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Houston Breakthrough, Vol. 2, No. 9, October 1977
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Houston Breakthrough, Vol. 2, No. 9, October 1977 - Page 2. October 1977. Special Collections, University of Houston Libraries. University of Houston Digital Library. Web. May 10, 2021. https://digital.lib.uh.edu/collection/feminist/item/2779/show/2764.

Disclaimer: This is a general citation for reference purposes. Please consult the most recent edition of your style manual for the proper formatting of the type of source you are citing. If the date given in the citation does not match the date on the digital item, use the more accurate date below the digital item.

(October 1977). Houston Breakthrough, Vol. 2, No. 9, October 1977 - Page 2. Houston and Texas Feminist and Lesbian Newsletters. Special Collections, University of Houston Libraries. Retrieved from https://digital.lib.uh.edu/collection/feminist/item/2779/show/2764

Disclaimer: This is a general citation for reference purposes. Please consult the most recent edition of your style manual for the proper formatting of the type of source you are citing. If the date given in the citation does not match the date on the digital item, use the more accurate date below the digital item.

Houston Breakthrough, Vol. 2, No. 9, October 1977 - Page 2, October 1977, Houston and Texas Feminist and Lesbian Newsletters, Special Collections, University of Houston Libraries, accessed May 10, 2021, https://digital.lib.uh.edu/collection/feminist/item/2779/show/2764.

Disclaimer: This is a general citation for reference purposes. Please consult the most recent edition of your style manual for the proper formatting of the type of source you are citing. If the date given in the citation does not match the date on the digital item, use the more accurate date below the digital item.

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Title Houston Breakthrough, Vol. 2, No. 9, October 1977
Publisher Breakthrough Publishing Co.
Date October 1977
Subject.Topical (LCSH)
  • Women
  • Periodicals
  • Feminism--United States--Periodicals
  • Newsletters
Subject.Geographic (TGN)
  • Houston, Texas
Genre (AAT)
  • periodicals
Language English
Type (DCMI)
  • Text
  • Image
Original Item Location HQ1101 .B74
Original Item URL http://library.uh.edu/record=b2332724~S11
Digital Collection Houston and Texas Feminist and Lesbian Newsletters
Digital Collection URL http://digital.lib.uh.edu/collection/feminist
Repository Special Collections, University of Houston Libraries
Repository URL http://info.lib.uh.edu/about/campus-libraries-collections/special-collections
Use and Reproduction Educational use only, no other permissions given. Copyright to this resource is held by the content creator, author, artist or other entity, and is provided here for educational purposes only. It may not be reproduced or distributed in any format without written permission of the copyright owner. For more information please see UH Digital Library Fair Use policy on the UH Digital Library About page.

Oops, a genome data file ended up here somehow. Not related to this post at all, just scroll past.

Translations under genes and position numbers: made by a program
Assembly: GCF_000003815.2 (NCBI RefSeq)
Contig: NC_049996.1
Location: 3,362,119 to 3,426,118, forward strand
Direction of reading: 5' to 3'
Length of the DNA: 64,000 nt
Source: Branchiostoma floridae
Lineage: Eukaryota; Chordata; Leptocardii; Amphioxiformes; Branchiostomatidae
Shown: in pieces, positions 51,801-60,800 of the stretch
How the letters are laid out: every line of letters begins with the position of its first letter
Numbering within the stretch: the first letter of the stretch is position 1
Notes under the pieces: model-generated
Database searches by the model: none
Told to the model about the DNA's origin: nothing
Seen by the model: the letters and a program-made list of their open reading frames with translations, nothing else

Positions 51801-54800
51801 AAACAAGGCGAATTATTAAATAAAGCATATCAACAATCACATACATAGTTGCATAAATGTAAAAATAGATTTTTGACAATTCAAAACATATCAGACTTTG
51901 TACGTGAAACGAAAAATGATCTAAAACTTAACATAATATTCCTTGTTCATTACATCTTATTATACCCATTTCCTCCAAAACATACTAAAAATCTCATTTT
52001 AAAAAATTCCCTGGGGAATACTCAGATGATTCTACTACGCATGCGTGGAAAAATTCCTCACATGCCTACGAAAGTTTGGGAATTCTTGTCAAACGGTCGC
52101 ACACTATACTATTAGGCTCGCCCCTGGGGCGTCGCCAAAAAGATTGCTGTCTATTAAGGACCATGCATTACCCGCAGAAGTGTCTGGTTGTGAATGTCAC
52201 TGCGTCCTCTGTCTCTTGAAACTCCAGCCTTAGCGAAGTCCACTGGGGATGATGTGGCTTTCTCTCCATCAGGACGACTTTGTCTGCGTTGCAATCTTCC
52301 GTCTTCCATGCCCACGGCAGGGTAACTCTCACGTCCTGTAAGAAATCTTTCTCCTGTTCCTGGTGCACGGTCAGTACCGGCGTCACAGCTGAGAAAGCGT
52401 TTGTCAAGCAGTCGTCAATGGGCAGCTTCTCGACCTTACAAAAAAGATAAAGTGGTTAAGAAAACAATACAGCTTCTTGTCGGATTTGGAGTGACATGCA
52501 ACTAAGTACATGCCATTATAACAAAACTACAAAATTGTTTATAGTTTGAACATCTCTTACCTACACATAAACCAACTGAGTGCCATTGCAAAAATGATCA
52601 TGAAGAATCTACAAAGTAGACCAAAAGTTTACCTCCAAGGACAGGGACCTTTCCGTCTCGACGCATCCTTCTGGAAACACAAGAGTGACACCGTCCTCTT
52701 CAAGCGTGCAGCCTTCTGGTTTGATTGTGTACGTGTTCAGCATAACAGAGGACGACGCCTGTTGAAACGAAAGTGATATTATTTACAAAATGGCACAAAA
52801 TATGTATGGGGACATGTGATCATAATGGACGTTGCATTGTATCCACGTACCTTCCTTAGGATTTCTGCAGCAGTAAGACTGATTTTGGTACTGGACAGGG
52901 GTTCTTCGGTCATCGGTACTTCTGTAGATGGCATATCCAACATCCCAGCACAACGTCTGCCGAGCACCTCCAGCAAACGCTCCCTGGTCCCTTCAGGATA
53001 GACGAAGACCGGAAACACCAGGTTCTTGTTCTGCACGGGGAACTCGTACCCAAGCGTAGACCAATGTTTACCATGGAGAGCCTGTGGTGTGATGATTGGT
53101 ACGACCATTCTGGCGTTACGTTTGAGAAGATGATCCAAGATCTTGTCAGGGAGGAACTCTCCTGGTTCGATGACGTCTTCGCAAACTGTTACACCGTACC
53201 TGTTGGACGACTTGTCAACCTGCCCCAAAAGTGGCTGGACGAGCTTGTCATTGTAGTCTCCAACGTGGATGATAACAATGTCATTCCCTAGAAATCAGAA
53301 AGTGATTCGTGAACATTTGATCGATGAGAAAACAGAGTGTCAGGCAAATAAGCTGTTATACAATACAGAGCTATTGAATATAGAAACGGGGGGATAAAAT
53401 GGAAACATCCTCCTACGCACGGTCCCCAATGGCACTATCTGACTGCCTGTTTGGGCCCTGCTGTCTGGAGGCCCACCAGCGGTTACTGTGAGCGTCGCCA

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Transcript HOUSTON 500sq.mi NEW YORK 320sq.mi. PAT BOHAN Women & Minorities At Large By Chandler Davis Discriminatory elections in the nation's largest city council district When the votes for city council are tallied next month, seven of the eight winners will probably be WAS Ms - White Anglo-Saxon Males - if the past is any guide. From 1955, when the present method for electing council went into effect, through 1975, eight elective positions have been filled every two years, for a total of 88. In 85 of the cases, they were filled by WASMs. In the three other races they were filled by incumbent Judson Robinson, Jr., a wealthy black businessman. During this period, there were more than30 minority candidacies. Most of the challengers seemed to be as well-qualified as the white incumbents and enjoyed strong support in the ethnic precincts. Nonetheless, with the exception of Robinson, none succeeded in getting more than 40% of the vote city-wide. The reason for WASM predominance is obvious. A combination of discriminatory electoral devices make it very difficult for other types of candidates to win, despite the fact that Houston's minority population is now over 40%. These are the place voting system, the -runoff requirement, and the at-large device. The small size of the council is also a culprit. Students of electoral behavior are virtually unanimous in their opinion that these factors dilute the minority vote in cities where racial polarization exists. In Houston they probably exclude women as well. This is especially true for feminists, who have about the same chance in a council race as a candidate representing the Symbionese Liberation Army, at least if their feminism is well-known. All eight councilmen (I use the term advisedly) are elected city- wide. Of course, five must reside in given districts, but they are still elected at large. In other words, there is only one district from which the councilmen are elected. It is the largest of its kind in the nation. Had J ordan not benefited from a court-ordered redistricting scheme, she might very well be quietly practicing law today in her office on Lyons Avenue. Black and Chicano leaders, along with some white allies, filed suit against the city in 1973, arguing that the method of electing of the law school at Texas Southern University, as Houston's first black city attorney. King's presence as chief defense counsel in the trial lent credibility to the city's case. Under attack for being unresponsive to the needs of minorities, the city would argue that its black attorney was drama- "In 1973, I ran against Homer Ford. Out of four candidates I was fortunate enough to get into the run-off. In the election, I received 80 per cent of the district, but lost in the at-large vote. In 1975, the same thing happened."—Lawrence Pope, District D "To run a campaign in a city the size of Houston would take 10 people doing what I am doing every day to contact all the different groups that we want to contact."—Kathryn Ross, Position 2 "It would keep the expense down in running a campaign. Right now it costs around $25,000 to get a councilman in." -Stan Casey, District A "We have got to have single member districts. Running at large means a media campaign, which means thousands of dollars. If we went to single member districts, five of the present council members would lose their seats."-Merylyn Whited, District C "Had Barbara Jordan not benefitted from a court-ordered redistricting scheme, she might very well be quietly practicing law today in her office on Lyons Avenue."-Chandler Davidson The district has a population of 1.5 million, larger than that of 16 individual states. The minority community alone-Blacks and Chi- canos-is greater than the total populations of all but about 20 of the largest cities in America. Houston is also gargantuan in terms of area. It contains over 500 square miles, compared with the 320 occupied by the five boroughs of New York City. Houston's great and ever-growing size, measured both in terms of population and geographical spread, makes a low-budget, shoe- leather campaign by a candidate representing minority voters or dissenting viewpoints a rather Utopian enterprise. It is no accident that Barbara Jordan was unable to win her Harris County race for the legislature in 1962 and 1964 under the at- large requirement. Testifying before a Congressional committee not long ago, Jordan stressed that without legislative reapportionment, "I would have lost again....I could not get elected in an at-large election." council is unconstitutional because it dilutes the minority vote. The Houston League of Women Voters filed an amicus curiae brief. They .had tried unsuccessfully in 1972 to collect the 50,000 signatures that were then required to petition for a referendum on a city charter change. The League favored a mixed system of both at-large and single-member-district elections. In 1975, as the case had not yet been tried, the council allowed a nonbinding "straw vote" to be taken on the issue during that year's municipal elections. Some observers believed that their motive was to provide ammunition for the city's case by demonstrating citywide support for the at- large method. If so, the council made a grievous mistake. Of the people voting on the issue, 53% preferred single- member districts to an at-large type of election. When the case came to trial last fall, a political development benefitted the city's argument immeasurably. Mayor Fred Hofheinz had recently appointed Otis King, dean tic evidence to the contrary. Federal Judge Allen Hannay, in announcing his decision last April, cited King's appointment as one of his reasons for ruling against the plaintiffs. That decision is now on appeal. For the time being, consequently, the council is still the preserve of WASMs. Things could have been very different. Consider, for example, the possibilities open to women and minorities if single-member districts had been decreed and the size of the council were enlarged to 24—the number of state representatives that Harris County elects to the legislature. There is an ironic footnote to the so-called "single member district suit." In their courtroom tes timony, the defendant's three main academic experts minimized the influence of the at-large system in diluting the minority vote. Outside the courtroom, however, all three are on record in support of the opposite view. Professors George Antunes and Kenneth Mladenka of the Universities of Houston and Virginia, respectively, co-authored an article that appeared a few months before the trial began. They wrote: "(An) important feature of American local government is the at-large election where council candidates are not elected by district but by the entire community.... (In) larger communities at-large council elections dilute minority representation, substantially increase the cost of campaigning for office and make government even more remote from the citizens." The city's other academic expert, Professor Susan McManus of the University of Houston, presented data during the trial which she claimed showed that the at-large system was not an important cause of minority underrepresentation on city councils. But in an unpublished paper co-authored with another political scientist, intended for an academic audience, McManus reached strikingly different conclusions from those expressed in the courtroom. The data base used by McManus to support these divergent opinions is the same in both instances. In her post-trial paper McManus wrote that minorities' "inequita- bility of representation is associated with at-large election systems and small city councils." Minorities (and in my view, women) will probably continue to depend largely on WASMs to represent their interests in Houston city government. CHANDLER DAVIDSON teaches sociology at Rice University. He. and Professor Richard Murray of the University of Houston testified as experts- for the plaintiffs in last year's "single-member-district suit" challenging the constitutionality of the method by which the city council is elected. HOUSTON BREAKTHROUGH OCTOBER 1977 PAGE 1